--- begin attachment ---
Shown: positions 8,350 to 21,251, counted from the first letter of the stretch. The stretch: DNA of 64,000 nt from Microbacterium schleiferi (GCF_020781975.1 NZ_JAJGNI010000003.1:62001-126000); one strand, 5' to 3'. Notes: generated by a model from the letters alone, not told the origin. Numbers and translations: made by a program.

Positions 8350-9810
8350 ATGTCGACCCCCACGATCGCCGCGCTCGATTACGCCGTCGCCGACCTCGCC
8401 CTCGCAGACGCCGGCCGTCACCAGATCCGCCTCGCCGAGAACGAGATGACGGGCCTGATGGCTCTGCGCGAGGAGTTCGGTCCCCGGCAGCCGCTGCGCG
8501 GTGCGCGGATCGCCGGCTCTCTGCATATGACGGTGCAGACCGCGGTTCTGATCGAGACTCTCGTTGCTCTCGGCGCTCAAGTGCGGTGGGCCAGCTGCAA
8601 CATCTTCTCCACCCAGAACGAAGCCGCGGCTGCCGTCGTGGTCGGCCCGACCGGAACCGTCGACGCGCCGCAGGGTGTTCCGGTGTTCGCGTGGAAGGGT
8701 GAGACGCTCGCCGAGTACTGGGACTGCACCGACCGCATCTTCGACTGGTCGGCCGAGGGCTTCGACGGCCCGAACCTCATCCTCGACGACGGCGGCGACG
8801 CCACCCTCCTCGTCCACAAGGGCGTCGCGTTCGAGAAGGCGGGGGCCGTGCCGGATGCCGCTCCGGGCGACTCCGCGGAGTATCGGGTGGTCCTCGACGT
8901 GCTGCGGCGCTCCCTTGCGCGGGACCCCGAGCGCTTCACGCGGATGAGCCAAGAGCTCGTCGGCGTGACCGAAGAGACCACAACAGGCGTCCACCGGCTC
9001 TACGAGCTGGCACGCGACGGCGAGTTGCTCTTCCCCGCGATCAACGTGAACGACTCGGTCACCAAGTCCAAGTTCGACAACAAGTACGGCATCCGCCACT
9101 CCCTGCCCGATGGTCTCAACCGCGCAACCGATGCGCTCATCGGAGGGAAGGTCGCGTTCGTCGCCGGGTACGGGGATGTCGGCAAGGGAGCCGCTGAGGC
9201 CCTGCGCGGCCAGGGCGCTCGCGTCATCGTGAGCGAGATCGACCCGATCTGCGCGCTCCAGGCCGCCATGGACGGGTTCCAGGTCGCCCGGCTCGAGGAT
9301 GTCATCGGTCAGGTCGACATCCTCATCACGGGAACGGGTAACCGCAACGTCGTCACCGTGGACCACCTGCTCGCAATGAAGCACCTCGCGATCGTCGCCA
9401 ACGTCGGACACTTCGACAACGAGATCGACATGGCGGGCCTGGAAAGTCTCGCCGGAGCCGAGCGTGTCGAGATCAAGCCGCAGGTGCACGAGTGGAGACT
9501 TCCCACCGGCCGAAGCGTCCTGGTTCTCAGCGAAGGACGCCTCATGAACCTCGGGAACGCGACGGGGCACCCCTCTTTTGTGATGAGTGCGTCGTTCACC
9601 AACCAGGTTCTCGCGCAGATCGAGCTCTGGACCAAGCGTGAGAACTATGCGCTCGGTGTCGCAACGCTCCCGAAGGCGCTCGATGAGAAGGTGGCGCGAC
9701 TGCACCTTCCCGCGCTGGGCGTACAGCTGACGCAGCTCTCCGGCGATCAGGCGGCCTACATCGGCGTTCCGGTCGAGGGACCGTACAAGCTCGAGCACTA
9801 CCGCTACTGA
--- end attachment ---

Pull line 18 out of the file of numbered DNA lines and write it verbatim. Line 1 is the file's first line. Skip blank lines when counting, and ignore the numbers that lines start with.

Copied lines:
9801 CCGCTACTGA